The Singapore-listed company, which is majority-owned by Singapore sovereign wealth fund Temasek, intends to re-launch the offer in September, according to sources close to the deal. There is a limitation on restricted payments clause attached to the outstanding bonds which requires their early retirement before a special dividend can be paid to shareholders û in this case, mainly Temasek.
Back in June, Stats ChipPAC, Southeast Asia's largest semiconductor tester and packager, said it intended to sell senior notes to refinance existing debt, in a deal jointly managed by Credit Suisse and Deutsche Bank. The company met investors in a global roadshow towards the end of that month for what was billed as a ôbenchmark dollar bond offeringö. Proceeds from the sale and a $450 million credit facility, which is apparently now fully funded but in syndication, was to be used mainly to fund a proposed cash distribution to stockholders and a buy-back of $365 million worth of notes, it had said in a statement on June 19. The original offer was then amended on July 22 to allow more time to gain the approval of bondholders.
Clearly, more time is required. Sources close to the deal blame difficult and volatile market conditions in general, and the usual sleepy August when many investors are holidaying away from their desks. ItÆs hoped that investors will be fully focused after the summer break.
But it is also another example of the problems that Asian issuers with sub-investment grade credit ratings û Stats ChipPAC is rated BB+ by Standard and PoorÆs and Ba1 by Moody's Investors Service, both one notch below investment-grade û are coming across when trying to raise funds in bond markets where risk-averse investors prefer better-rated credits. The suspicion is that holders of Stats ChipPACÆs existing bonds insisted on a higher take-out premium and more generous terms on the new bonds than the borrower was willing to pay.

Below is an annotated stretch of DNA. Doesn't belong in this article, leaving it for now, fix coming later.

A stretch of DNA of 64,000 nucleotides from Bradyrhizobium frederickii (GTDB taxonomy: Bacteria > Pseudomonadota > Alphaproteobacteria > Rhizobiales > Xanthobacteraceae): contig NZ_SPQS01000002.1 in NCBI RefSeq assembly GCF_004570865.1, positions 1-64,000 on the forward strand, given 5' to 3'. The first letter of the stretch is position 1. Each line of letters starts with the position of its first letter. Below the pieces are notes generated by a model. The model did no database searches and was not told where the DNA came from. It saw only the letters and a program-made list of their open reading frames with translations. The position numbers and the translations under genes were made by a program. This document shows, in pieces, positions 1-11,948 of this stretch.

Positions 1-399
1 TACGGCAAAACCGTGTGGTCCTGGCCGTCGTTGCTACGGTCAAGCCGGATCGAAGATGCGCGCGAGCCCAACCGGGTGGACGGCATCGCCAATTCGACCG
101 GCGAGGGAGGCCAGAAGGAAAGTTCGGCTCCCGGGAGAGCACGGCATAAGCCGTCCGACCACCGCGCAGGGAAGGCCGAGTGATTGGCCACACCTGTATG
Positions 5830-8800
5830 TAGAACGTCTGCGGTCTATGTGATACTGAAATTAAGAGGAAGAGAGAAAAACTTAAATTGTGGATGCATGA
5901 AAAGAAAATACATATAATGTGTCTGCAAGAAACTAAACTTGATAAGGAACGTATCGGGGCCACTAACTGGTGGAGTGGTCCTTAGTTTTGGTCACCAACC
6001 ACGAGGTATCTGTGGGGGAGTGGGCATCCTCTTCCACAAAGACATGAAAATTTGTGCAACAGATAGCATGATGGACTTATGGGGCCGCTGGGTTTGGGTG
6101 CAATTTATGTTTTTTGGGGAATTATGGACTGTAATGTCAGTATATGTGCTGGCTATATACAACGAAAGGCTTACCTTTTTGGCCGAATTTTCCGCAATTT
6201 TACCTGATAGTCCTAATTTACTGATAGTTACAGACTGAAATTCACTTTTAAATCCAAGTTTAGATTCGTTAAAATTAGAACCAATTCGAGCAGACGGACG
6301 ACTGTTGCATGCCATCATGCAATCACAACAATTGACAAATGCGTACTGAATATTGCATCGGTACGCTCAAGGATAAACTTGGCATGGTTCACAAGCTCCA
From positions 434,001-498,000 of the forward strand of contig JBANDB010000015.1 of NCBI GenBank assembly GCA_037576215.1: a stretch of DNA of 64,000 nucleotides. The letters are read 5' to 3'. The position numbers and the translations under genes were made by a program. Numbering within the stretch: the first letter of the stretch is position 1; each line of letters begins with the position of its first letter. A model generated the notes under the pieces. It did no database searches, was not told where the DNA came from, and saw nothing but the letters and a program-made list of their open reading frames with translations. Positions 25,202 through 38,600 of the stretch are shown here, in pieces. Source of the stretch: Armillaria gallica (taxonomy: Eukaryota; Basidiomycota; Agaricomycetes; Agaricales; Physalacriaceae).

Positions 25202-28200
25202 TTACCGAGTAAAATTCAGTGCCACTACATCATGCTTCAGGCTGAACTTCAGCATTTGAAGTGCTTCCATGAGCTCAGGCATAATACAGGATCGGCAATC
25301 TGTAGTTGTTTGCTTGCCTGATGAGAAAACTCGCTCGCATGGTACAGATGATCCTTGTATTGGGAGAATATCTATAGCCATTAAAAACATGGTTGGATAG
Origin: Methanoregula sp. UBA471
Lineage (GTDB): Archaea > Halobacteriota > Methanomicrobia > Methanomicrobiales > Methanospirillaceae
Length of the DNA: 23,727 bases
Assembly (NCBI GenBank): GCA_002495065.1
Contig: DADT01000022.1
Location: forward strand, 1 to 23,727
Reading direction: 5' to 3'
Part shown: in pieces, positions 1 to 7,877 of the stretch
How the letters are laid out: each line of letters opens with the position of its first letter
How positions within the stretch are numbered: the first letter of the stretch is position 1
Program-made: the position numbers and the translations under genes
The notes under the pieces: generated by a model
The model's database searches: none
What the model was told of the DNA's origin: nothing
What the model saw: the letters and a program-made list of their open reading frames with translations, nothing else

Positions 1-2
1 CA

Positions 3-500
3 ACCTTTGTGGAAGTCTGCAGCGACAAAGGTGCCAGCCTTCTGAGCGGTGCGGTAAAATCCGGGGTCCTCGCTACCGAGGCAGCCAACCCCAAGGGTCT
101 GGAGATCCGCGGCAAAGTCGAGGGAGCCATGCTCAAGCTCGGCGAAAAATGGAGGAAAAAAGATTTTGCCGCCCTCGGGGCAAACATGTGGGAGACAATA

Investors are demanding big premiums to be persuaded to buy new bonds, particularly those rated below investment-grade. Bond sales denominated in dollars, euro or yen have fallen 48% to $19.9 billion so far this year compared with the equivalent period in 2007, according to data from Thomson Reuters. The year-long global credit crunch means that it is firmly a lendersÆ market while concerns about slowing global economic growth raise the risks of lower corporate profits in the region.
Temasek bought 83.1% of the shares of Stats ChipPAC in May last year, falling short of the 90% needed in order to delist the company from both the Singapore stock exchange and Nasdaq. Two months earlier it had launched a $1.6 billion bid for the 64.4% of the company that it did not already own. Temasek has since been frustrated in its objective by the refusal of some leading fund managers û including the UKÆs Marathon Asset Management û to sell their holdings.
Temasek's bid for Stats ChipPAC came amid consolidation in Singapore's technology sector, which analysts say is undervalued, while competition from rivals in China and Taiwan intensifies.